How will these technologies change trucking and improve roadway safety? That depends. Executives at two top truck safety technology firms say it will depend on the level of fleet investment in advanced safety systems.


And while the autonomous or self-driving truck concept receives plenty of attention, it’s truck safety that has truly advanced—piece by piece—and more is in store. The latest safety technologies being added to trucks “are the stepping stones—these are sensors that can determine the environment external to the truck—and that’s what you’ll need for more highly automated vehicles,” says Alan Korn, director of advanced brake system integration at Meritor Wabco.


Korn is quick to cut off the use of the word autonomous when it comes to commercial trucks. “To me, autonomous means a vehicle without a steering wheel or any pedals whatsoever,” he explains. “There’s no human intervention other than telling the system where you want to go, and it takes you there. So I like to say highly automated vehicles” when describing how safety systems will advance in real-world terms over the next decade.  


“A highly automated vehicle will be able to take control independent of the driver in certain circumstances, and it can automatically control longitudinally, which is the speed of the vehicle, and laterally, which is the steering,” Korn explains. Initially, when future safety systems assume that control, it’s likely going to require low-risk circumstances such as a clear day on the highway with minimal congestion, he says.


“The driver’s not going to be in the sleeper berth; he’s going to be in the driver’s seat,” notes Korn. “The driver will be there mainly for backup, almost like on a plane. They have autopilot now on all planes, but you still have pilots there so they can quickly take control or handle some of the more complicated processes like landing and taking off.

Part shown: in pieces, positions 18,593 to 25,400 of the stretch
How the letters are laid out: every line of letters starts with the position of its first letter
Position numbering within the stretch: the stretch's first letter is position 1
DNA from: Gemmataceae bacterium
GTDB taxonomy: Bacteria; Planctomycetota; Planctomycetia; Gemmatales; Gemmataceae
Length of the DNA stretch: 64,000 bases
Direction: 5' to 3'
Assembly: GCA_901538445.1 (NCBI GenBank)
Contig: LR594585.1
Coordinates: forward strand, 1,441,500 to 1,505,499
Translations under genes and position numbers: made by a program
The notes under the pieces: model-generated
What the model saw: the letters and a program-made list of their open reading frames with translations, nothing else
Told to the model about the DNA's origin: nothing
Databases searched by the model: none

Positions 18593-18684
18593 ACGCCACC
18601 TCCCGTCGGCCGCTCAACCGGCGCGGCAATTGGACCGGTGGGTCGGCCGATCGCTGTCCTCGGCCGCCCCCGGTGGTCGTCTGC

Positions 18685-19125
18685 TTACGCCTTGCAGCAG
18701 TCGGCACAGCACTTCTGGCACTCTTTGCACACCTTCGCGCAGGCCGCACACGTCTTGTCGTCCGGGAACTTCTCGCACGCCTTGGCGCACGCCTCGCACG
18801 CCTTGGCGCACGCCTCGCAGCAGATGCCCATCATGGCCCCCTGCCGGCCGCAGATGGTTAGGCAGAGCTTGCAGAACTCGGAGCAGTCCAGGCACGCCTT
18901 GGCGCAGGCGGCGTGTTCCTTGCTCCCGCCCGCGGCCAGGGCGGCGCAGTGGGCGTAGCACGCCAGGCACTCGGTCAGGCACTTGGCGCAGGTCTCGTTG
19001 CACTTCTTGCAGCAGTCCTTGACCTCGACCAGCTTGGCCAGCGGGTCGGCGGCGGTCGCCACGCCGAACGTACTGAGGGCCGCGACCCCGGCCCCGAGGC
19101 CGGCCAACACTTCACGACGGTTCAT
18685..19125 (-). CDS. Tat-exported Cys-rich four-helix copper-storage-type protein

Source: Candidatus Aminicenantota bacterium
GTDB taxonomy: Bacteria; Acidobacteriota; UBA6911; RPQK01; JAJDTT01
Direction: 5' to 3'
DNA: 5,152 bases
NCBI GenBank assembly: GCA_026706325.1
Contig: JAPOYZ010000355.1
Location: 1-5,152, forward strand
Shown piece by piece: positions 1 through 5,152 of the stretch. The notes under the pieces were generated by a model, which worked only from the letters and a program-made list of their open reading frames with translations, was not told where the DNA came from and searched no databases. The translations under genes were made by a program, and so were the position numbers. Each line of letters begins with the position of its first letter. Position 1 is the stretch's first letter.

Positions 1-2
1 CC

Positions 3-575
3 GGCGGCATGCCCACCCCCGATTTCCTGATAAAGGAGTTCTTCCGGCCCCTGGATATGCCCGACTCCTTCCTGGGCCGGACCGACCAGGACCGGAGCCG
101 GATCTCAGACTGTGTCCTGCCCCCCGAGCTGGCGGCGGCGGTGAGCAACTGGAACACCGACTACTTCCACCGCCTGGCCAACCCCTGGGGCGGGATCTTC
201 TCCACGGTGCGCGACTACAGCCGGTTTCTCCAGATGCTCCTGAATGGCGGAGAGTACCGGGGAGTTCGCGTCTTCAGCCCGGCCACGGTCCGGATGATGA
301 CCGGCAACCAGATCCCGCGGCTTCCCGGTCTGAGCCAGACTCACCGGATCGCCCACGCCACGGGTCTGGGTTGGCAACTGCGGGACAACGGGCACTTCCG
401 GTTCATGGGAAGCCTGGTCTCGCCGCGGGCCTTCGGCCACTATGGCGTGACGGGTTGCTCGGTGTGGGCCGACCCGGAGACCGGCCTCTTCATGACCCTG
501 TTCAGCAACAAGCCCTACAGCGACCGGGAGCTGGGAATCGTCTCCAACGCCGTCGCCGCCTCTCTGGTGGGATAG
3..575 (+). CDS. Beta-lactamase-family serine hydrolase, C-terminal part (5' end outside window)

“Similarly, when it’s safe, the truck driver will be able to cede control to the system itself,” Korn continues. “I think you’re going to start to see that on heavy trucks, maybe not in 2016 but in the mid-2020s.”


Fred Andersky, director of customer solutions for Bendix Commercial Vehicle Systems’ Controls Group, says the first mandate of antilock braking systems (ABS) for trucks and trailers in the 1990s was a key moment on the road to advanced safety systems. “That gave us two things: a brain and an input,” he says.


“Now, we had an ECU (electronic control unit) that could accept information from sensors—wheel speed sensors in this case—and when we determined that a wheel was going to lock up, we could release the brake,” Andersky continues. From that point, truck safety technology has become more sophisticated by adding different types of sensors and doing more with the information they provide.


“When we think about where things will go in the future, we focus on four I’s: information, intelligence, intervention and insight,” he says, explaining the thinking at Bendix. Sensors add information; intelligence is determining an appropriate response to sensor input. Intervention is safety system actions taken, such as automatically changing the truck’s speed or direction to mitigate a potential problem, and insight is analysis of safety data gathered to show trends and action items for the fleet.